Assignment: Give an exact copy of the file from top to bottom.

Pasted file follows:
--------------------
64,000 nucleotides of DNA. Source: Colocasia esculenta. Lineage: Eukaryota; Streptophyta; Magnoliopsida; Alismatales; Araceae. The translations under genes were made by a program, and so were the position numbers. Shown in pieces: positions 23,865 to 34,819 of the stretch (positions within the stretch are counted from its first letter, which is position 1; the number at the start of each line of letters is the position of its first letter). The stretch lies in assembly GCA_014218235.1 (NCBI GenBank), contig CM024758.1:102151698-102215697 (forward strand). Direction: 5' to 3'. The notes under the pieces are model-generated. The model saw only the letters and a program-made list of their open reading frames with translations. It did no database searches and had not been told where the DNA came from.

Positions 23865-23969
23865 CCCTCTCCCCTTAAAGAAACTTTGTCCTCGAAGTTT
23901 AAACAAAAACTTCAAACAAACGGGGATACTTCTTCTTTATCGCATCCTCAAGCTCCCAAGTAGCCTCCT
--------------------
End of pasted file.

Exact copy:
64,000 nucleotides of DNA. Source: Colocasia esculenta. Lineage: Eukaryota; Streptophyta; Magnoliopsida; Alismatales; Araceae. The translations under genes were made by a program, and so were the position numbers. Shown in pieces: positions 23,865 to 34,819 of the stretch (positions within the stretch are counted from its first letter, which is position 1; the number at the start of each line of letters is the position of its first letter). The stretch lies in assembly GCA_014218235.1 (NCBI GenBank), contig CM024758.1:102151698-102215697 (forward strand). Direction: 5' to 3'. The notes under the pieces are model-generated. The model saw only the letters and a program-made list of their open reading frames with translations. It did no database searches and had not been told where the DNA came from.

Positions 23865-23969
23865 CCCTCTCCCCTTAAAGAAACTTTGTCCTCGAAGTTT
23901 AAACAAAAACTTCAAACAAACGGGGATACTTCTTCTTTATCGCATCCTCAAGCTCCCAAGTAGCCTCCT